Study: Slaking the World’s Thirst with Seawater Dumps Toxic Brine in Oceans

This article discusses how desalination plants pour toxic brine back into the oceans. The salt and chemicals in the brine left over from desalination can threaten local marine ecosystems.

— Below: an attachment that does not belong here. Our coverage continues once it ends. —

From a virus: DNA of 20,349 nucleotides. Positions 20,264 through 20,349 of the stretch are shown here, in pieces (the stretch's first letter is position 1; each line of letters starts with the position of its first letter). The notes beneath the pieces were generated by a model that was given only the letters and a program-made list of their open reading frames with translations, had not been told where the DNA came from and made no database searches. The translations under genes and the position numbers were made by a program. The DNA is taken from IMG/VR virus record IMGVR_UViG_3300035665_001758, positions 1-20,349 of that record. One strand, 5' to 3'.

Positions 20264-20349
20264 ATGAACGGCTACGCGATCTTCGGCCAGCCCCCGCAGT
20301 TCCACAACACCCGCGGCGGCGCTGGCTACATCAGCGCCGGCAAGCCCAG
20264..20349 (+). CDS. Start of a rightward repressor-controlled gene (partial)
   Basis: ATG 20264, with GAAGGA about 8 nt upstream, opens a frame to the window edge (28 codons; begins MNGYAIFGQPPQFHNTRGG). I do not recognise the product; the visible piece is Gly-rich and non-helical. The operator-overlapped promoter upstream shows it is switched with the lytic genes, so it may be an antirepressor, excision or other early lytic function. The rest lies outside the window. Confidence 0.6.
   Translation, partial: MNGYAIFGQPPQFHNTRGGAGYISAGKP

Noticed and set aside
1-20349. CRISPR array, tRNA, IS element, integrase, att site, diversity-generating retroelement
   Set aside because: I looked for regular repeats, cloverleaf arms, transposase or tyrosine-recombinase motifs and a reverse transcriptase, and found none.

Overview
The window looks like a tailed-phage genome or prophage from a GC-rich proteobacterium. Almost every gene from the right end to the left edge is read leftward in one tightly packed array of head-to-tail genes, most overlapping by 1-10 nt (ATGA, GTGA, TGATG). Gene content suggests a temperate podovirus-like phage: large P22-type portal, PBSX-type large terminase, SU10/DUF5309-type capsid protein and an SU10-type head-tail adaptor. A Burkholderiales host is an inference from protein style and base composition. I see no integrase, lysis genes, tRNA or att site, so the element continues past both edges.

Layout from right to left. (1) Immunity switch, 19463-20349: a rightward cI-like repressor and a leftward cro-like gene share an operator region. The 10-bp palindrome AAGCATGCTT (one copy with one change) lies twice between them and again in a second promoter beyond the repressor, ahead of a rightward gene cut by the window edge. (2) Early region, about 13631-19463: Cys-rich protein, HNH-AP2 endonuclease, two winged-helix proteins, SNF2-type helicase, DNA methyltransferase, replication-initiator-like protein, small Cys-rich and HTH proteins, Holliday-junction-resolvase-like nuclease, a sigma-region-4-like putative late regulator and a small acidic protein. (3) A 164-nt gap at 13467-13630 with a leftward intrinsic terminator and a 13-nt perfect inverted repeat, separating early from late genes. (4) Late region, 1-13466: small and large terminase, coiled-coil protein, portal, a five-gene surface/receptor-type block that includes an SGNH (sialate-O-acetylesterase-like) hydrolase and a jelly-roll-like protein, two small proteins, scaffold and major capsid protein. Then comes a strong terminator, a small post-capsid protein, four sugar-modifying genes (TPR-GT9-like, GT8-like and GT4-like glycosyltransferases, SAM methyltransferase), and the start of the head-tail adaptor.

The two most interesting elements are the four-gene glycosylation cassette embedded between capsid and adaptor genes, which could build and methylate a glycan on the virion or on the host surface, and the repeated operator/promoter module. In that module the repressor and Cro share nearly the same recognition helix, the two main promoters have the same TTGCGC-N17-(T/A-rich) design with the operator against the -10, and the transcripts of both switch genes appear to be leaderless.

Because brine discharge had not been reported comprehensively, Qadir and his colleagues looked at the recovery ratios for various combinations of water types and desalination technologies in the scientific literature. They also looked at salt levels in the water going into and coming out of the small number of plants for which such data could be found. From these data points they were able to calculate the average recovery ratios for more than 80 percent of the desalinated water produced worldwide. They found that instead of creating one liter of brine for every liter of freshwater produced, as had generally been assumed, desalination on average has a ratio closer to 1.5 to 1. The researchers’ U.N.-backed study was published in December in Science of the Total Environment.

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